‘Engineering, PhD, researcher – who’d have thought?!’: Meet Hayley Wyatt

Hayley WyattHayley Wyatt is a researcher at the School of Mathematics at Cardiff University. Her research interests lie within the field of medical engineering, including the design of surgical devices and the behaviour of biological materials, such as blood vessels or cellular structures. Come & meet Hayley at Soapbox Science Cardiff , where she is going to speak about “Structures within nature and modern engineering application”. 




SS: Hayley, how did you get to your current position?

HW: I have never being very good at deciding what to do, and whilst applying to University I considered many courses including Optometry, Pharmacy, and Maths. But none of them really stood out as something I would really enjoy. By chance I came across Medical Engineering, and was instantly interested in what the course was about as I had a keen interest in medical applications. I studied Medical Engineering at Cardiff University for four years, and then went on to complete my PhD within the School of Engineering. I am currently on my second research role, which is working within the School of Mathematics at Cardiff, researching the complex behaviour of cellular structures. After completing my PhD I found it was a matter of making the most of the opportunities I was presented with. My current research position was suggested to me by my PhD supervisor, as it utilised the expertise I had developed over the course of my PhD and was a good opportunity to work in an exciting research area with world leading researchers.


SS: What, or who, inspired you to get a career in science?

HW: There was never one thing or one person that inspired me to get a career in science. I was always good at science and maths when I was at school so it seemed like an obvious choice to go into such a career. Engineering was a good choice to study at university because it meant I got to use all of the science subjects, and be a little bit creative (I always enjoyed art and design subjects). Since then I have really enjoyed the subject, researching different topics, learning how things work, and I have also been fortunate to work with some awesome people, who have made working in science really enjoyable and fun.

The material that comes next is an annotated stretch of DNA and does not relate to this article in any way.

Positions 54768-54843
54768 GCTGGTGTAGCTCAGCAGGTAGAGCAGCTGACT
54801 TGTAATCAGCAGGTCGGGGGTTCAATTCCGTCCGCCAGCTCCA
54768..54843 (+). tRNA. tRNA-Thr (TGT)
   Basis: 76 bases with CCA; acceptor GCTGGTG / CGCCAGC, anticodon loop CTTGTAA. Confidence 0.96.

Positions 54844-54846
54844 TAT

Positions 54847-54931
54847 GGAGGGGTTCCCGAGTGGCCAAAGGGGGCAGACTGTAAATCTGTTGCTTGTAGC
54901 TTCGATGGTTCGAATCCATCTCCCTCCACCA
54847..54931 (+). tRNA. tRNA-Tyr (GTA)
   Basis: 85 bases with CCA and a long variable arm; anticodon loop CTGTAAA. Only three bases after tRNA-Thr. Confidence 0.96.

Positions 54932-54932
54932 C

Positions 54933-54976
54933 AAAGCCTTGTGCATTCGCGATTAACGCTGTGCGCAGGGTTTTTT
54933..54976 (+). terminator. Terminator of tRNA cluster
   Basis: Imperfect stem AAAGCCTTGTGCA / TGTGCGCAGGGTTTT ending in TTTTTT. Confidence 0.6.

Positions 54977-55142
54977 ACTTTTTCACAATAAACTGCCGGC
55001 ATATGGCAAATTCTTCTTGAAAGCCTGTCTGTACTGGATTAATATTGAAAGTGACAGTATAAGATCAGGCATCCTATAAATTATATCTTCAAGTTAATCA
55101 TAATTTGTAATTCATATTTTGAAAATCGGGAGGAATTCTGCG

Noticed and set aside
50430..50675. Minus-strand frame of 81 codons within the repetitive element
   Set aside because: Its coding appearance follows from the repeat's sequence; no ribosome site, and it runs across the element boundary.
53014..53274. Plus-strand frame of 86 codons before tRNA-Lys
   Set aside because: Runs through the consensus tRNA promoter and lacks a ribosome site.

SS: What is the most fascinating aspect of your research/work?

HW: It’s exciting to know you are working on something new that nobody else has before. For me this can involve improving the design of a surgical device, working on a novel material for hip implants, or conducting new experiments to investigate the way materials behave. Every project will lead to something new, and contributing to a new finding or innovation is awesome.


SS: What attracted you to Soapbox Science in the first place?

HW: The chance to do something different, and the chance to demonstrate some of the diversity of what you can study or research within science and engineering subjects.


SS: Sum up in one word your expectations for the day – excitement? Fear? Thrill? Anticipation?

HW: Nervous!


SS: If you could change one thing about the scientific culture right now, what would it be?

HW: I would like to change how open people are to collaboration. Some researchers are very keen on collaborating, however others can be protective or secretive of their research, or just generally reluctant to collaborate. A good collaboration can be beneficial for everybody involved, it can present a learning opportunity, a chance to expand into a new research area, and the potential to conduct excellent research benefiting from a range of expertise and experience.


SS: What would be your top recommendation to a female PhD student considering pursuing a career in academia?

HW: My advice would be to network and talk to people as much as possible. Networking at conferences, other events, or even within your own university, opens up the potential for new collaborations or even job opportunities. It also gives you a good support network, so when things don’t quite go to plan, like papers getting rejected, or when you want advice on how best to proceed with your career, there are people to talk to who have been through it. They can offer encouragement, advice, and maybe even a drink at the pub after a long day!


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